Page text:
Robert Gagne: Learning and Instruction

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Robert Gagne: Learning and Instruction

  1. 1. Robert Gagne- Learning and Instruction By: Miranda E.
  2. 2. Robert Gagne 1916-2002 • Born in North Andover, Massachusetts •Co-developer of “Instructional Systems Design” • Wrote The Conditions of Learning, 1965 • Co-wrote Principles of Instructional Design
  3. 3. • Gagne is considered to be an experimental psychologist who is concerned with learning and instruction.• He’s known for the skills hierarchy which present simple skills and builds to complex ones• His learning theory is summarized as The Gagne Assumption which consists of five types of learning and nine events of instruction.
  4. 4. Categories of Learning Outcomes1) Verbal information- Learner can state what has been learned2) Intellectual skills- composed of concrete and defined concepts- leaner can discriminate between facts, can identify colors, and can follow directions3) Cognitive Strategies- Learner reads books4) Motor Skills- Learner can use a mouse or joystick5) Attitudes- Learner prefers reading to watching TV
  5. 5. Gagne developed three principles that hefelt was integral for successful instruction1. Providing instruction on the set of component tasks that build toward a final task2. Ensuring that each component task is mastered3. Sequencing the component tasks to ensure optimal transfer to the final task
  6. 6. Nine Events of Instruction1. Gaining Attention- Pique the learners interest2. Informing learners of objectives- discuss what will be taught3. Stimulating recall of prior learning- ask questions to call upon what they already know4. Presenting the stimulus- teach the lesson5. Providing learning guidance- allow teacher facilitated student practice6. Eliciting performance- have learner complete a task on what was taught7. Providing feedback- let learner know how they did on a task8. Assessing performance- evaluate learner on their knowledge of what was taught9. Enhancing retention and transfer- provide activity to help learners remember what was taught
  7. 7. Eight Conditions of Learning1. Signal learning- the learner makes a general response to a signal2. Stimulus- response learning- the learner makes a precise response to a signal3. Chaining- the connection of a set of individual stimulus and responses in a sequence4. Verbal association- the learner makes associations using verbal connections5. Discrimination learning- the learner makes different responses to different stimuli that are somewhat alike6. Concept learning- the learner develops the ability to make a generalized response based on a class of stimuli7. Rule learning- a rule is a chain of concepts linked to a demonstrated behavior8. Problem solving- the learner discovers a combination of previously learned rules and applies them to solve a novel situation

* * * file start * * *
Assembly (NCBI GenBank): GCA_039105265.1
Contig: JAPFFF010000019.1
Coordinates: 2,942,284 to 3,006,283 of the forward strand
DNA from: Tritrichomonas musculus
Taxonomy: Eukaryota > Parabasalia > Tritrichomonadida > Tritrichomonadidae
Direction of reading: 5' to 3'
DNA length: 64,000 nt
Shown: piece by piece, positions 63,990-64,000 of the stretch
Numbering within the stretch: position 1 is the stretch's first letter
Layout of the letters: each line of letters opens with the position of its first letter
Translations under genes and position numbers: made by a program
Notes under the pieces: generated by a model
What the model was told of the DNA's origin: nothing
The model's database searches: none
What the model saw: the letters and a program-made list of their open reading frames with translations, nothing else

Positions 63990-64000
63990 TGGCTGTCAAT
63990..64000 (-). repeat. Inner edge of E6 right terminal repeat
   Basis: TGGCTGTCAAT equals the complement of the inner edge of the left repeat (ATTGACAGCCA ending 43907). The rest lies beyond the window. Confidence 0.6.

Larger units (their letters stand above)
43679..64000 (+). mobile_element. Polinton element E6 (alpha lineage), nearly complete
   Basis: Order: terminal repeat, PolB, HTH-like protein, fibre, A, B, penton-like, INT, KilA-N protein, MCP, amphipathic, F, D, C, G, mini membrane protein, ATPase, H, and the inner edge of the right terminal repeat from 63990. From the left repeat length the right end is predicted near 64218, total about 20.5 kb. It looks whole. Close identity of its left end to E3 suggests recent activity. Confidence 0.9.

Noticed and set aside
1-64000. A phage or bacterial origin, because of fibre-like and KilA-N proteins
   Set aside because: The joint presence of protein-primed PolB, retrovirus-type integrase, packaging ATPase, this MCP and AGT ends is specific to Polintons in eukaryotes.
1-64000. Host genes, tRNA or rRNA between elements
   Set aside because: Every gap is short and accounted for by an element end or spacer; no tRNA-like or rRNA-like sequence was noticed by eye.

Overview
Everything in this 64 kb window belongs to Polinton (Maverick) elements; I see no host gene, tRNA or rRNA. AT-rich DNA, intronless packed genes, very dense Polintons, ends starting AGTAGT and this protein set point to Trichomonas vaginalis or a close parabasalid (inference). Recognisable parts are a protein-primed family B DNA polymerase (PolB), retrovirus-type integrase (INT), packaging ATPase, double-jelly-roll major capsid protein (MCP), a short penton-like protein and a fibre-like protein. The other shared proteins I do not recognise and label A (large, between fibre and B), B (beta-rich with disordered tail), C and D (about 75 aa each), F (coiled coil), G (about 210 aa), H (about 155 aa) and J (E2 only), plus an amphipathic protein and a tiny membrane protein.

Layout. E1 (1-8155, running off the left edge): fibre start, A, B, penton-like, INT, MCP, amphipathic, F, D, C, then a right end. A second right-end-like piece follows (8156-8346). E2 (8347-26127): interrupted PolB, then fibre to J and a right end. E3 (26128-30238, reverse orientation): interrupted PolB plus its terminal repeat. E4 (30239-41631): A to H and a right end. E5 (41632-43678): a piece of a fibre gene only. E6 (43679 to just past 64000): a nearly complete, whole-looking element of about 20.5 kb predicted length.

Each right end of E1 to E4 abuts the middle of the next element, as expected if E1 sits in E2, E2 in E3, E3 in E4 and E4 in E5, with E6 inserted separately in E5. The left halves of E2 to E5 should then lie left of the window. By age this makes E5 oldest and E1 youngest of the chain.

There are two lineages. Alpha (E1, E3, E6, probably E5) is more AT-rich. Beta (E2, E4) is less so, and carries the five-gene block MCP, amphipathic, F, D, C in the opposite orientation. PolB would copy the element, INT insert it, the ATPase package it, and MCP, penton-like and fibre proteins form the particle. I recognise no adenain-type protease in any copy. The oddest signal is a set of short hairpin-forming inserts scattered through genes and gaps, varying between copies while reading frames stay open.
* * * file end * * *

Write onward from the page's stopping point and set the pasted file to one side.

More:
8. 8. Classroom Implications and Personal Feedback• Under Gagne’s theory, the teachers need to observe and relate lessons to students interests so it is easier for the students to understand. Teachers then need to gain attention and this can be done by showing PowerPoints, diagrams, videos, etc. to help inform the students of what they will be learning. The teacher will then present the stimulus and this can be done by demonstrating how to perform the task(example: how to create a diagram). The teacher will be there for guidance and then will assess the performance of the students.• The students will be active listeners and will learn how to perform various tasks. The student will have established an interest and will use their prior knowledge to perform a new task. The students will complete the task and then give feedback as to what they have learned. The students will then be able to apply their new acquired skills into their everyday lives.• I really like this theory although I feel like he could have put all his sections of the theory into one because they all seem to come together. And it will therefore be less lengthy. I would definitely incorporate his theory into my teaching because I think it is important to relate the lessons to the students interests and to make them motivated and able to perform independent tasks with having the students actually learn and be able to give feedback. I also think it is very important to actually teach the students how to do various tasks and then let them do it on their own so they can actually have a learning experience.
  9. 9. Sources• http://my- ecoach.com/project.php?id=12152&project_step=284 65• http://edtech2.boisestate.edu/spechtp/575/learningth eorist.html• http://www.xtimeline.com/evt/view.aspx?id=213249• http://peoplelearn.homestead.com/gagne.html• http://jennylessonplan.blogspot.com/• http://www.slideshare.net/CPappasOnline/robert- gagnes-instruction-design-model-the-nine-events-of- instructions

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